Ancient Birds Flew On All-Fours

Sep 26, 2006

The earliest known ancestor of modern-day birds took to the skies by gliding from trees using primitive feathered wings on their arms and legs, according to new research by a University of Calgary paleontologist. In a paper published in the journal Paleobiology, Department of Biological Sciences PhD student Nick Longrich challenges the idea that birds began flying by taking off from the ground while running and shows that the dinosaur-like bird Archaeopteryx soared using wing-like feathers on all of its limbs.

"The discussions about the origins of avian flight have been dominated by the so-called 'ground up' and 'trees down' hypotheses," Longrich said. "This paper puts forward some of the strongest evidence yet that birds descended from arboreal parachuters and gliders, similar to modern flying squirrels."

The first fossil of the Jurassic-era dinosaur Archaeopteryx lithographica was discovered in Germany in 1861, two years after Charles Darwin published his theory of evolution in On The Origin of Species. Since then, eight additional specimens have been unearthed and Archaeopteryx is considered the best evidence that birds evolved from dinosaurs since it had both feathers and a bird-like wishbone, along with classic reptilian features of a long bony tail, claws and teeth.

Although scientists immediately noticed feather-like structures on the hind limbs, they were dismissed as insulating body feathers that didn't play a role in the animal's flight. It wasn't until several four-winged dinosaurs in China were described in 2002 that researchers began to re-examine Archaeopteryx's legs.

"The idea of a multi-winged Archaeopteryx has been around for more than a century, but it hasn't received much attention," Longrich said. "I believe one reason for this is that people tend to see what they want or expect to see. Everybody knows that birds don't have four wings, so we overlooked them even when they were right under our noses."

Under the supervision of professor Anthony Russell, Longrich examined Archaeopteryx fossils and determined that the dinosaur's leg feathers have an aerodynamic structure that imply its rear limbs likely acted as lift-generating "winglets" that played a significant role in flight.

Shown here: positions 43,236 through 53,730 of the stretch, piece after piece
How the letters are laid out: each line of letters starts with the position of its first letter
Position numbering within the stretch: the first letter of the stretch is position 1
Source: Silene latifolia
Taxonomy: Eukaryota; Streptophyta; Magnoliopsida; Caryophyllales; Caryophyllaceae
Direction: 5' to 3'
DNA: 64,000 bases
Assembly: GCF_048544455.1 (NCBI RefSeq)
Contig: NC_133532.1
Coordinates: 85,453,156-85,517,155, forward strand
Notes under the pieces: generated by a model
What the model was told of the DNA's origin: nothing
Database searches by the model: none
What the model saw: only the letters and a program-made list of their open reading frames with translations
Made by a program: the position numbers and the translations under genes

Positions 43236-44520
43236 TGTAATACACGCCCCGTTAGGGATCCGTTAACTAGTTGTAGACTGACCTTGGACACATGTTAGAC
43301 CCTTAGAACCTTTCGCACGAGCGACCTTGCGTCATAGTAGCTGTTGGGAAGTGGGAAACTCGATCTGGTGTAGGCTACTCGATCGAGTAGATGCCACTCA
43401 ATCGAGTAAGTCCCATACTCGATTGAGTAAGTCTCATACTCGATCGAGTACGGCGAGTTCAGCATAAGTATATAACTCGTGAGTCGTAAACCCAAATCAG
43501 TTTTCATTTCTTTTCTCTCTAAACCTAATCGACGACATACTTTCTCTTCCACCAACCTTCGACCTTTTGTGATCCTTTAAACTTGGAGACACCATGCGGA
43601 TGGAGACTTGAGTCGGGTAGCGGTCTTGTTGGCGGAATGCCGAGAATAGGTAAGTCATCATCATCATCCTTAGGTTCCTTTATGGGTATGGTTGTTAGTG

Nick Longrich's paper, "Structure and function of hindlimb feathers in Archaeopteryx lithographica" appears in the September, 2006 issue of the journal Paleobiology.

Copyright 2006 by Space Daily, Distributed by United Press International

Explore further: Alternate theory of inhabitation of North America disproved

Related Stories

More than 2,200 confirmed dead in Nepal earthquake

18 hours ago

A powerful aftershock shook Nepal on Sunday, making buildings sway and sending panicked Kathmandu residents running into the streets a day after a massive earthquake left more than 2,200 people dead.

Ears, grips and fists take on mobile phone user ID

18 hours ago

A research project has been under way to explore a biometric authentication system dubbed Bodyprint, with interesting test results. Bodyprint has been designed to detect users' biometric features using the ...

Recommended for you

Bizarre 'platypus' dinosaur discovered

7 hours ago

Although closely related to the notorious carnivore Tyrannosaurus rex, a new lineage of dinosaur discovered in Chile is proving to be an evolutionary jigsaw puzzle, as it preferred to graze upon plants.

Deciphering the demise of Neandertals

Apr 24, 2015

Researchers from the University of Bologna, Italy, and the Max Planck Institute for Evolutionary Anthropology in Leipzig, Germany, analysed two deciduous teeth from the prehistoric sites of Grotta di Fumane ...

User comments : 0

Please sign in to add a comment. Registration is free, and takes less than a minute. Read more

Click here to reset your password.
Sign in to get notified via email when new comments are made.